I am the son of Depression-era kids. Both of my New York-born parents, who are now gone, lived through those incredibly difficult, soul-wrenching times, and they never, ever forgot them.
I recall my mother, a native of the South Bronx, teasing my father, who came from the Queens neighborhood with the curious name of Ozone Park, about having it “so easy” during the Depression.
“Didn’t you once tell me you had roller skates back then?” she asked him. “Who in the hell had roller skates in the Depression? We couldn’t even dream of such a thing in the Bronx!”
They could laugh about it decades later, but the Depression left an indelible mark on the psyches and souls of my parents. Both sets of my grandparents lost newborn babies during those hard years and were forced to take on unpleasant, menial tasks just to eke out a living and survive.
Family lore has it that my father, as a child, needed a serious operation, and his parents just couldn’t afford it. They were barely scraping by. Plus, they had just lost another child. While my grandmother pleaded with hospital doctors to help her son, a wealthy passerby reportedly happened to overhear the conversation and offered to pay for the surgery.
A bubbe meise? I don’t know. Maybe. But the story reveals the truly dire nature of those times.
In some ways, my mom’s situation was even more desperate. Her father, a blue-collar worker originally from Poland, seriously hurt his back at some point during the Depression and was out of work for a long time.
The family was at their breaking point financially — “I remember wearing cardboard in my shoes because my soles were all worn out,” Mom told me on countless occasions — so they moved to Baltimore to be closer to my grandmother’s relatives, who had connections with potential employment opportunities. As a result, my grandfather got a pretty decent job at the Curtis Bay shipyard and loved this city until the day he died.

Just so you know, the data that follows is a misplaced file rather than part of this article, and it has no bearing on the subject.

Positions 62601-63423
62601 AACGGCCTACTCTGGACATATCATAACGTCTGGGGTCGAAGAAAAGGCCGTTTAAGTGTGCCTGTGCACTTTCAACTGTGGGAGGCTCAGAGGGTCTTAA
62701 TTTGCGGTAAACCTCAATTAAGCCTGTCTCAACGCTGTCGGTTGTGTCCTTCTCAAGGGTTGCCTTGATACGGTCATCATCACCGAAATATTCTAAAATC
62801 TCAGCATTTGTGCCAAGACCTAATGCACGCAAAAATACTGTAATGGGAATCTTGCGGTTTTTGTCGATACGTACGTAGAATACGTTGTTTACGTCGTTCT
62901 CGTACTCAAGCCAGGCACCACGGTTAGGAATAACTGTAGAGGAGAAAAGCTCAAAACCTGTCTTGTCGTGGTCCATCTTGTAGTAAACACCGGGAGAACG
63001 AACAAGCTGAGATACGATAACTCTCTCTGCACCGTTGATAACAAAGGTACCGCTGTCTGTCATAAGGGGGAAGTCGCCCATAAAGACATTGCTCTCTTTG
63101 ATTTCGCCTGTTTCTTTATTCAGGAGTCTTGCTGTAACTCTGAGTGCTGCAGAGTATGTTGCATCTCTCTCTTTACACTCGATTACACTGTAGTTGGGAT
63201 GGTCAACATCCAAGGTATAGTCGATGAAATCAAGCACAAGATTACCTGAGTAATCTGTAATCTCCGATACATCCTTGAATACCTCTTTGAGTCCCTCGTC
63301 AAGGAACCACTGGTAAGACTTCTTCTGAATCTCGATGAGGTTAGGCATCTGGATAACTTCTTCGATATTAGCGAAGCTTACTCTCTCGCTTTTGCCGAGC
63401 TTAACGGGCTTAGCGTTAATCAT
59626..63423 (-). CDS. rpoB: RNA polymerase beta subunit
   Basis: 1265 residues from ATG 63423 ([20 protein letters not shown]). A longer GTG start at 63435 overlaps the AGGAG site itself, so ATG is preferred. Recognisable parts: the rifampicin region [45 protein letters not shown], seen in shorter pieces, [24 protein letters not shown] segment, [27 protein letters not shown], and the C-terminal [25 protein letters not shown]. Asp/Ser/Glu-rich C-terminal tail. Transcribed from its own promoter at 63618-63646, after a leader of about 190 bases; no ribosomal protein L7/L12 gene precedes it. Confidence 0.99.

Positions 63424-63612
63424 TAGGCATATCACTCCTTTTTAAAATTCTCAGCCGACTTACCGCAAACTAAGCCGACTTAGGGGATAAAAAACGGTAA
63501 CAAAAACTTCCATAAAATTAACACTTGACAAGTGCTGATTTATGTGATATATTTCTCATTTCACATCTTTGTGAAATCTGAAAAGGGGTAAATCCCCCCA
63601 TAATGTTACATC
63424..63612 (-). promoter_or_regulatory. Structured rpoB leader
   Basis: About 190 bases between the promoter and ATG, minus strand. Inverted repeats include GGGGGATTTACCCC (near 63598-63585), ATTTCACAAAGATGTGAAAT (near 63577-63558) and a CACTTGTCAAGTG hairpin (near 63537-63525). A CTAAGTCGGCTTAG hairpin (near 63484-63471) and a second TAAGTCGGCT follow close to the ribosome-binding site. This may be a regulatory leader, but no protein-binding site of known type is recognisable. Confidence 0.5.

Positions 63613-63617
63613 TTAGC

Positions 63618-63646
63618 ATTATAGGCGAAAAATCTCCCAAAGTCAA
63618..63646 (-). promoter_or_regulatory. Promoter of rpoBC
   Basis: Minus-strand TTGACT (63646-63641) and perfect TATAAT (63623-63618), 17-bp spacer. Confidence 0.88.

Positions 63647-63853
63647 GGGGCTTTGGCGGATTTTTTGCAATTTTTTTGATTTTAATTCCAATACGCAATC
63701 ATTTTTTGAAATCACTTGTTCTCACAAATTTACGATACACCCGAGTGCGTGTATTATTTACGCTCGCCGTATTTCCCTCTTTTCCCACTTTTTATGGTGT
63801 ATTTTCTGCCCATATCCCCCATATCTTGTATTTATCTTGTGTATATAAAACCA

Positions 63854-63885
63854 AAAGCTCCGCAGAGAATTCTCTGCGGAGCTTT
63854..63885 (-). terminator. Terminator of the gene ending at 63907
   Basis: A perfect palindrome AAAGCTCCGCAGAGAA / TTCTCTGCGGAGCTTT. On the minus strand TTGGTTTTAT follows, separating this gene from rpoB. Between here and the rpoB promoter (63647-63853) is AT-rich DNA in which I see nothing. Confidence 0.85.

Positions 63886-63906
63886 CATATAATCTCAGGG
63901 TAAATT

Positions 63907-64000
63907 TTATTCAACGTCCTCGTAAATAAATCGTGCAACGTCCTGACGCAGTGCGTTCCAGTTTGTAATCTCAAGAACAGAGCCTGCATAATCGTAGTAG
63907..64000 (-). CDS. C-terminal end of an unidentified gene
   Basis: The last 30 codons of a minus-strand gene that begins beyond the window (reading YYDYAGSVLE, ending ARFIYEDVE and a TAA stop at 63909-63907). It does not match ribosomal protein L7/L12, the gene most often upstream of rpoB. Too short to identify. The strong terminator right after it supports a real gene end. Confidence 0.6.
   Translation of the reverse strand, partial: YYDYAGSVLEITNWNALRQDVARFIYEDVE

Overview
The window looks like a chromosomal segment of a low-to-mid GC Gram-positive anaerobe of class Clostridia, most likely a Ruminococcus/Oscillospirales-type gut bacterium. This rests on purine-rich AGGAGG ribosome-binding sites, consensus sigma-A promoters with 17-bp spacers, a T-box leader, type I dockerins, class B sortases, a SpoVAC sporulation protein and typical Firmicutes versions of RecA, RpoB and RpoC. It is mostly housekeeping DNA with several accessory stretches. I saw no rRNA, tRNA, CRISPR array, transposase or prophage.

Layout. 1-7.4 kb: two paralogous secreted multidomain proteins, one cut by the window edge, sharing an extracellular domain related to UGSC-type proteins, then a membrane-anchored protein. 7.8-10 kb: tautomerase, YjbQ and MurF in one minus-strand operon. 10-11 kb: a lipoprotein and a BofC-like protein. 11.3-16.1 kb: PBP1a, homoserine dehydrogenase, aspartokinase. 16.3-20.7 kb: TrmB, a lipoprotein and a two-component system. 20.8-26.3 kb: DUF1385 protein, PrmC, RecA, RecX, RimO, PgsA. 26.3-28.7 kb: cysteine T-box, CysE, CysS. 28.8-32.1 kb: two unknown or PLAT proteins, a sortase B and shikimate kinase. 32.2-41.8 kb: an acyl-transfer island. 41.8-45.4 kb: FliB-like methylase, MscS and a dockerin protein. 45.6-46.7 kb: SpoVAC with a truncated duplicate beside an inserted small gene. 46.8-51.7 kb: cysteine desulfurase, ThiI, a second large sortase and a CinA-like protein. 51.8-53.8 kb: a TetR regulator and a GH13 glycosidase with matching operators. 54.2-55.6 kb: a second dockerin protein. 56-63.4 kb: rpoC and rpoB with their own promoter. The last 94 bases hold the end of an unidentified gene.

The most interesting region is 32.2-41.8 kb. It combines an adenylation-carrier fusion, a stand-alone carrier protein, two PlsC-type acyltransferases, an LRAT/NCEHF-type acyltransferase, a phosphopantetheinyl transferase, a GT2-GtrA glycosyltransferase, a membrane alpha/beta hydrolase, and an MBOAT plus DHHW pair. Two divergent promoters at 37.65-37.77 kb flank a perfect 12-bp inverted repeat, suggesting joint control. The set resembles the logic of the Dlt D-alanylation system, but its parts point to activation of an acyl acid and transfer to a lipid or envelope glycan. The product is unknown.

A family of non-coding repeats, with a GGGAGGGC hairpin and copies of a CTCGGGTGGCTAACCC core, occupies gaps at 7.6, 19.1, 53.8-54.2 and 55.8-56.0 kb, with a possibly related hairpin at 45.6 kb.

With the challenges before us now during this pandemic, I think back on my parents and grandparents and what they had to endure during the ’30s. Like then, the world seems like a mighty scary, daunting place these days.
I must admit, I generally don’t particularly care for “comparison history,” like when multiple people send me memes with proclamations about what Anne Frank had to go through during her years in the isolation of the attic. Please, leave poor Anne Frank out of it! Or generic Facebook posts chastising us with, “Your grandparents had to go off and fight a war, you just have to sit on your ass and binge on Netflix!”
Those kinds of admonitions and reminders — while perhaps inevitable and intended to put things in perspective — seem a bit too facile and simplistic to me. I personally don’t like when the specters of the Holocaust or Second World War are evoked to compare to contemporary scenarios. Obviously, those were singular, horrific times beyond comparison, and let’s hope and pray they’re never replicated or revisited.
The same goes for the so-called “Great” Depression. I’m not necessarily trying to draw comparisons to those difficult times. That extent of misery, God willing, will never be experienced again in this country, although the current news is somewhat foreboding and bleak. But drawing inspiration from that time and those folks that survived that era is a different story.
I remember my parents telling me about the overwhelming sense of community and solidarity that permeated across America during the Depression, and certainly later during the war years. For instance, my maternal grandmother had an old friend here in town named Lottie who was like a sister to her. My mom used to tell me about how “Aunt Lottie” took in my grandparents and her when the chips were way down and threw a few precious nickels their way, even though she had little to spare. They all remained friends for the rest of their lives, like mishpachah.
“They don’t have friendships like that anymore,” my nostalgia-prone mom used to say, a bit glassy-eyed and shaking her head at the memory. “People were really, really there for each other back then, through thick and thin. It was in the air.”
As good as we’ve had it in this country over the years, and as soft and fractured as we’ve become, I don’t know if we have that same type of mettle, that kind of compassion and commitment to each other. The only time I’ve witnessed or experienced anything remotely like that in my lifetime, on a national scale, was of course in the aftermath of the terrorist attacks of Sept. 11, 2001.
Hopefully, we’ll never have to be tested quite like those generations that came before us. They seemed to come from a different kind of stock, arguably cut from a different cloth.
But I pray that if we’re called upon by fate and the Almighty, we will indeed rise to the occasion and be there for each other, through this pandemic … and even beyond.